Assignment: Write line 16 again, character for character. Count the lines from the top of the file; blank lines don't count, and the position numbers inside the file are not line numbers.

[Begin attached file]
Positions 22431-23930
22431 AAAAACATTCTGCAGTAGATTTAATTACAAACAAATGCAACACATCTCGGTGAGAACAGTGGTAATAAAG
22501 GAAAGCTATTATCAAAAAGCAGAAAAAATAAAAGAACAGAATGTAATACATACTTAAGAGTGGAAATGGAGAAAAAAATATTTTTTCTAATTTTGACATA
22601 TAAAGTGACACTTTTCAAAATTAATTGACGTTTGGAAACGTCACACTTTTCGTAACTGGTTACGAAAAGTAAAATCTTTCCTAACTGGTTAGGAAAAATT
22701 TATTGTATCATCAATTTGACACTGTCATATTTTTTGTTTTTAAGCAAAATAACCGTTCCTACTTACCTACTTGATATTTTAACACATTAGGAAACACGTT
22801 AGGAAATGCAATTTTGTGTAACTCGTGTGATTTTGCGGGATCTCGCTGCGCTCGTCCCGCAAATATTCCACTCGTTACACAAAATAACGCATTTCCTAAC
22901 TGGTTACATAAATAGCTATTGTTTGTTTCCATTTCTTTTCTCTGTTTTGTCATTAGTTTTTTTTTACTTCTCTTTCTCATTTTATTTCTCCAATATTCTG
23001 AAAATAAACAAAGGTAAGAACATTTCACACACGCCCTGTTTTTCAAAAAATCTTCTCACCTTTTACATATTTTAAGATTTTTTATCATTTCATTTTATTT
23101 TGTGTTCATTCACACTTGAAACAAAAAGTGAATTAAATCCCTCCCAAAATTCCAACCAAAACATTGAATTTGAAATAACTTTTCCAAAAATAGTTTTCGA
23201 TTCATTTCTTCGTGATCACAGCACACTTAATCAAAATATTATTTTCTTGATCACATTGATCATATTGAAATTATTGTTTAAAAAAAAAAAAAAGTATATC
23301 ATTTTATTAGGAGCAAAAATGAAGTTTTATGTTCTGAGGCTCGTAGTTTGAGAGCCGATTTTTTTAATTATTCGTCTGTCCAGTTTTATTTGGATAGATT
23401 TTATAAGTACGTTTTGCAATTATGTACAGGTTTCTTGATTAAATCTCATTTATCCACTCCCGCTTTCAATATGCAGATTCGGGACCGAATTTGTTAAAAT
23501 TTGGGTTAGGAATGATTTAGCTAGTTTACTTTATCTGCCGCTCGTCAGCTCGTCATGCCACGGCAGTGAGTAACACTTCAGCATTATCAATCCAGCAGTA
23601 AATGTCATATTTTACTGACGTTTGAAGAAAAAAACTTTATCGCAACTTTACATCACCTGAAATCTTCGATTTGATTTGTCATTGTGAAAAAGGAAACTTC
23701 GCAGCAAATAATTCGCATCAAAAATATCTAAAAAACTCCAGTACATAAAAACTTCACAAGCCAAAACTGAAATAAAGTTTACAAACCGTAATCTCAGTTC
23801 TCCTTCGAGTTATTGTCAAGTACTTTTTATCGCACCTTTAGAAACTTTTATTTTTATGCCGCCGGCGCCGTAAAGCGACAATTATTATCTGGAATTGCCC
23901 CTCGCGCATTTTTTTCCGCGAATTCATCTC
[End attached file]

23801 TCCTTCGAGTTATTGTCAAGTACTTTTTATCGCACCTTTAGAAACTTTTATTTTTATGCCGCCGGCGCCGTAAAGCGACAATTATTATCTGGAATTGCCC